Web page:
How to design a FMA based Self-Defense/Defensive Tactics Drill.

How to design a FMA based Self-Defense/Defensive Tactics Drill.

by Tuhon Bill McGrath

The drills described in this article come from two sources. The first are the fighting principles found in the Pekiti-Tirsia system of Filipino martial arts. The second are the teaching methods I learned during my time as a defensive tactics instructor for my department.

I began training in Pekiti-Tirsia in 1975 and began teaching defensive tactics for the NY State Court system in 1987. Both of these have contributed to my understanding of how to teach this material to a wide variety of people. I have tried to structure this article so it can be adapted to any martial arts or defensive tactics program.

Please feel free to modify these general guidelines to the specific needs of your students and local requirements.


First we have to ask, “what is a drill?” One of the definitions the dictionary gives us is this:

Intensive instruction or training in something, typically by means of repeated exercises.

Drills are different than sparring, which the Oxford dictionary defines as:

Make the motions of boxing without landing heavy blows, as a form of training.

So what are the differences between drills and sparring? Drills involve repeated practice of a set number of techniques to develop skill in a targeted area.

Meanwhile sparring is broader; involving the movements and principles of a fight, but with a reduced chance of injury; commonly by adding safety equipment and rules.

So, how does one create a drill?

When I brought my first computer chess game back in the 1990s ( yes, we had computers back then ), I did not play a full game right away. Instead I played just the opening moves, over and over again, trying different variations, for over an hour. Being a machine, the computer did not care how many times I restarted the game after just a few moves. On my side of things, since I was playing against a machine, I had no ego involved and felt no embarrassment about starting the game over at any point.

I remember trying to get to a certain position with my four central pawns in an attempt to control the center of the board. In essence, I created a drill for the opening moves of chess, trying to reach a specific goal and learning which actions gave me the best chance of reaching that goal against that specific opponent.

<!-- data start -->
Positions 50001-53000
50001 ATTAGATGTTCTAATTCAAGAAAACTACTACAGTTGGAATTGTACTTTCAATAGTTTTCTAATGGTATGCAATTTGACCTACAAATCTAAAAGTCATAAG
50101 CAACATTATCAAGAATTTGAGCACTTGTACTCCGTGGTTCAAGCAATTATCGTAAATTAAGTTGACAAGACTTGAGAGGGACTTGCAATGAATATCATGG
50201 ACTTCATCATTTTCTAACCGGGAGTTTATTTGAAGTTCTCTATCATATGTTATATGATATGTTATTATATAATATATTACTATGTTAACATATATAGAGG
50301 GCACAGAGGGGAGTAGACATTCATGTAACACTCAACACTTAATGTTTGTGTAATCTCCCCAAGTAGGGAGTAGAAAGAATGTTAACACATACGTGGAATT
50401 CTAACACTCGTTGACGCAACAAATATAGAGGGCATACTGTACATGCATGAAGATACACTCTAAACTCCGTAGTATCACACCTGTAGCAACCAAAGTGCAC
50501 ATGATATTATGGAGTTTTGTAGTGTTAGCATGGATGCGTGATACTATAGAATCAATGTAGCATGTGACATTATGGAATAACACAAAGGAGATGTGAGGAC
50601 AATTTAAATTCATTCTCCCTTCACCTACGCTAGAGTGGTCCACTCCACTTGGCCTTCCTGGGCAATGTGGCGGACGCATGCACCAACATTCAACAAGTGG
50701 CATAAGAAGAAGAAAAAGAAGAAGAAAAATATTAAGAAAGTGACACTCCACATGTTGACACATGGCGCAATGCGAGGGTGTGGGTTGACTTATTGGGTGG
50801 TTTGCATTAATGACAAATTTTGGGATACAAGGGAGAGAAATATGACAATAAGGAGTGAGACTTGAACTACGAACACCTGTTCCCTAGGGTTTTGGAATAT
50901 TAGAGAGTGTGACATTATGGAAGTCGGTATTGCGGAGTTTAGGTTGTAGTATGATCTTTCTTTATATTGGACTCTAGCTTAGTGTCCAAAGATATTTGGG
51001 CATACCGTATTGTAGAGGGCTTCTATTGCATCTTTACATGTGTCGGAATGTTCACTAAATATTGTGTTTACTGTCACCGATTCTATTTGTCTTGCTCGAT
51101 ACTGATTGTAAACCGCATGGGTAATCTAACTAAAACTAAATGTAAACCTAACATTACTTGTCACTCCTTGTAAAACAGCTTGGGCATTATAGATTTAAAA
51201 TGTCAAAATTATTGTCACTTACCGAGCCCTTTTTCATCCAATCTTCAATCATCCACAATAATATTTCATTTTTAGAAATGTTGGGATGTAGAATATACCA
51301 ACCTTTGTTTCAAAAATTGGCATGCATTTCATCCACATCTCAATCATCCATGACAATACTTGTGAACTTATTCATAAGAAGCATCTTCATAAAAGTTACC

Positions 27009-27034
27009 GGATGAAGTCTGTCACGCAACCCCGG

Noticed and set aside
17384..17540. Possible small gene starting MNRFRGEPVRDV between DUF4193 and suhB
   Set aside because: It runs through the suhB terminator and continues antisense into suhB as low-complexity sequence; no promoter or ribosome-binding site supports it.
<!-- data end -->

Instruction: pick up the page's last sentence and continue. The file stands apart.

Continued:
In martial arts, a drill can be as simple as a boxing coach using focus mitts to work one specific punch with his fighter; or as complex as an army brigade conducting a multi-day field training exercise with several types of units and equipment.

 So, how do we use drills to teach skills that will be used while under stress?

“What goes in while under stress today, will come out when under stress tomorrow.”

One of the main goals of beginning student training with a drill is to reduce stress while practicing something new. You have heard the sayings, “What you practice is what will come out under stress.” and “You can’t learn to swim on dry land.” The principle here is that you must make your training as realistic as possible for it to work in real life.

While I agree with this general concept, you have to execute it wisely. The flip side of these sayings is that stress during training will ingrain whatever you are doing (good or bad) into your subconscious mind.

When the US military wants soldiers to perform an emergency action under the stress of battle, they have their people practice that action at the end of a long hard period of several days, when they are tired, hungry and sleep deprived. Multiple repetitions of simple actions when in that level of stress bury the desired actions deep into the subconscious mind. It’s most common though for the military to do this type of training at the end of a course, after much time has been spent practicing the basic subcomponents of the action under a much lower level of stress.